Saturday, February 25, 2012

"Tireless": A single word cliche

Illustration: Stephen Doyle

Can an individual word be a cliche? Geoff Dyer in the NY Times ("Next time try unflagging," Feb. 19, 2012) makes a good case that "tireless" qualifies:
Were it not for the way my eye had started to snag on this word, I would not have paid it any attention---and that, in a way, is part of my point: “tireless” and “tirelessly” are words writers seem to use without paying them much attention. “Tireless” is a tired word that has somehow kept its place in the lexicon where others---less resilient but just as obviously over the hill or out of puff---would long ago have retired and bowed out gracefully.
My eye snags on other one-word cliches: "globe" as a substitute for "world"; "decade" as a substitute for always-serviceable "ten years"; and, if you read a lot about traffic, your eye will often stumble over "signage," which is no improvement over "signs."

Orwell is a good guide to avoiding cliches in your writing: "In prose, the worst thing one can do with words is surrender to them."

Remember: don't surrender to "upon"; use "on" instead.



At 12:17 PM, Blogger Rob Anderson said...

As if on cue, the hard copy of this morning's Chronicle delivers the inelegant variation of "globe" on the front page of its hard copy ("Composer-producer travels globe to discover out-of-this-world music")and John King, not for the first time, gives us "signage." ("Board President David Chiu will introduce legislation as early as Tuesday to require improved signage...")

King doesn't just write about architecture, mind you, he's the Chronicle's "Urban Design Critic."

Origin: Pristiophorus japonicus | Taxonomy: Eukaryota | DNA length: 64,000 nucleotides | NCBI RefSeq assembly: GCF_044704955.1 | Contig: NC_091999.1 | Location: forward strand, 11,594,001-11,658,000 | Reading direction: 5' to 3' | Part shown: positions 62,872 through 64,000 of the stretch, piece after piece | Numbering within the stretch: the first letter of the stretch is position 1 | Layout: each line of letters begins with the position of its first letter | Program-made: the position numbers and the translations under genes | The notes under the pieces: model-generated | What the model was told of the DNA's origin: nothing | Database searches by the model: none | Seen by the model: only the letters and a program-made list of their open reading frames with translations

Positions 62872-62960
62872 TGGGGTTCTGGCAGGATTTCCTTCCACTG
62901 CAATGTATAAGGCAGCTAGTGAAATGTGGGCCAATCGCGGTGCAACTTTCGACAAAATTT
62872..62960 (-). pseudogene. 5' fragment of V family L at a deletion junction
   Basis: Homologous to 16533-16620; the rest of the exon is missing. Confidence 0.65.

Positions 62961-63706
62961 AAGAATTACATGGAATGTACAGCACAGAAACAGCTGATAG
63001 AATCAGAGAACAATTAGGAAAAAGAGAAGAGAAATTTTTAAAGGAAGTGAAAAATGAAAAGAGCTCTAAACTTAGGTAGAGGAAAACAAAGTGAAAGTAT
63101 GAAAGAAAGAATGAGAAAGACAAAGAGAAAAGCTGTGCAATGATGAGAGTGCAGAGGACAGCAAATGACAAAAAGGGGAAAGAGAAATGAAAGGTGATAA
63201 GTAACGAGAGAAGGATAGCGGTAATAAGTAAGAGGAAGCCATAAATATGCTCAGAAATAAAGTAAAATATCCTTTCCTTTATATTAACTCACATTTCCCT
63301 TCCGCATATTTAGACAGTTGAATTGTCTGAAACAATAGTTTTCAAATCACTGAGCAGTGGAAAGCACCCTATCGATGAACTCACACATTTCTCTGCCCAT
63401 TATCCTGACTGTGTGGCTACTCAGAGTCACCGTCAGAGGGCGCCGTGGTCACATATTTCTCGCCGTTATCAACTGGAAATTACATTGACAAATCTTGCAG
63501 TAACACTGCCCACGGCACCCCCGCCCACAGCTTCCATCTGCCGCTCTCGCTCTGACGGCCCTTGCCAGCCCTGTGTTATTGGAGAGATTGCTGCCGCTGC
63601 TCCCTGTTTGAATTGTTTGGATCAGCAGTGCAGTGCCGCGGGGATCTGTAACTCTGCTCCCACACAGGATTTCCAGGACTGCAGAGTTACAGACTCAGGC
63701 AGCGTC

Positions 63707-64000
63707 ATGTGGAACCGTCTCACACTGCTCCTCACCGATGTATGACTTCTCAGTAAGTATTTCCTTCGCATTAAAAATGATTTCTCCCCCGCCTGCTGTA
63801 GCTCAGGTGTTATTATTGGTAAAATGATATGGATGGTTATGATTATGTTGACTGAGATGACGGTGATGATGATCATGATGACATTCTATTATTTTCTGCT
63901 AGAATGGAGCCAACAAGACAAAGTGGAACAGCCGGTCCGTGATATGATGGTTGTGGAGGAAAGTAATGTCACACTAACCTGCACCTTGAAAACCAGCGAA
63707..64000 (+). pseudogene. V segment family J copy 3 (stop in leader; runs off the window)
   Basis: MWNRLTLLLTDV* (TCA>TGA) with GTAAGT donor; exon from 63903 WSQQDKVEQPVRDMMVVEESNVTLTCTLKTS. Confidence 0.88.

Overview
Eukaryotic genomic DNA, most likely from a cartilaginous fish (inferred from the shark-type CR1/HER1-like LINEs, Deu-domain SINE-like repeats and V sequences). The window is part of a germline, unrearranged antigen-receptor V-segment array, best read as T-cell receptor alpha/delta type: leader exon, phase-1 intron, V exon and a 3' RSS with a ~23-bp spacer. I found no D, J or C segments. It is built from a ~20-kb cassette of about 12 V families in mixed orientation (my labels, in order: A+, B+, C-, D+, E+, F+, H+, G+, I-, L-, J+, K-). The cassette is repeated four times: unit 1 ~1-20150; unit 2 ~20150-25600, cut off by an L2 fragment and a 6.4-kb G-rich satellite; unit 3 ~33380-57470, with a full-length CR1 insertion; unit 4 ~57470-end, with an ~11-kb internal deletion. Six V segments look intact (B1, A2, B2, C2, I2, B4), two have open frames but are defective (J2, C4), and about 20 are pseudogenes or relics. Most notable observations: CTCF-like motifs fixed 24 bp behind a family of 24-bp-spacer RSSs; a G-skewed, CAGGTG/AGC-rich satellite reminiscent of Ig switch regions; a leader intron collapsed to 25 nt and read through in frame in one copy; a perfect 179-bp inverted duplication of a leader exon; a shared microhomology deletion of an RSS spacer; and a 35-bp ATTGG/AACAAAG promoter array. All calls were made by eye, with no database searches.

At 10:58 PM, Blogger Nato said...

"Signage" is potentially more specific than "signs," as the former refers specifically to the physical paraphernalia of signs where the latter refers most correctly to a functional category. Having said that, the reason I dislike using them as synonyms is that it elides the distinction and ultimately removes the language's ability to be specific.

At 11:01 PM, Blogger Nato said...

Thus if Chiu was asking for signs to be made from reflective materials, or be more resistant to rust, the word "signage" would be the most correct. If instead signs are changed from the word "WALK" in English to the more universally understandable walking man figure, that would be a change of sign more than signage.

At 10:49 AM, Blogger Rob Anderson said...

Those seem like distinctions without a difference to me. A sign is a sign is a sign.

At 4:27 PM, Blogger Nato said...

An example: one couldn't replace 'sign' with 'signage' in statements of the form "x is a sign that y is z." This is because 'signage' refers to a set of physical things designed to signal in a somewhat specific way, as in labels or placards providing directions, but not in terms of omens, mathematics, and so on. The word 'sign' can refer to all of those things and is much more general. Of course, one could use the term metaphorically, saying that something is "signage of the times" to evoke the image of a literal billboard declaring something about the current era, but point is that the word 'signage' is not a synonym for 'sign' any more than 'photon' is a synonym for 'light.'

I also looked up the Chronicle's article, and found that they probably using the term correctly in that article, because Chiu did seem to be specifically referring to the physical form of the signs. I appreciate the extra precision afforded by using the narrower term.

At 5:18 PM, Blogger Rob Anderson said...

I still don't see that "signage" is any improvement over "signs."

At 7:25 PM, Blogger Nato said...

Well, perhaps you see no advantage in using the word, but I think it would be difficult to criticize it as cliche or inelegant. It is the most precise word to describe the subject with which the article deals.

At 12:43 PM, Blogger Rob Anderson said...

No, it's an unnecessary invention that clutters up the language. The "subject" is signs, and a sign is a sign is a sign.


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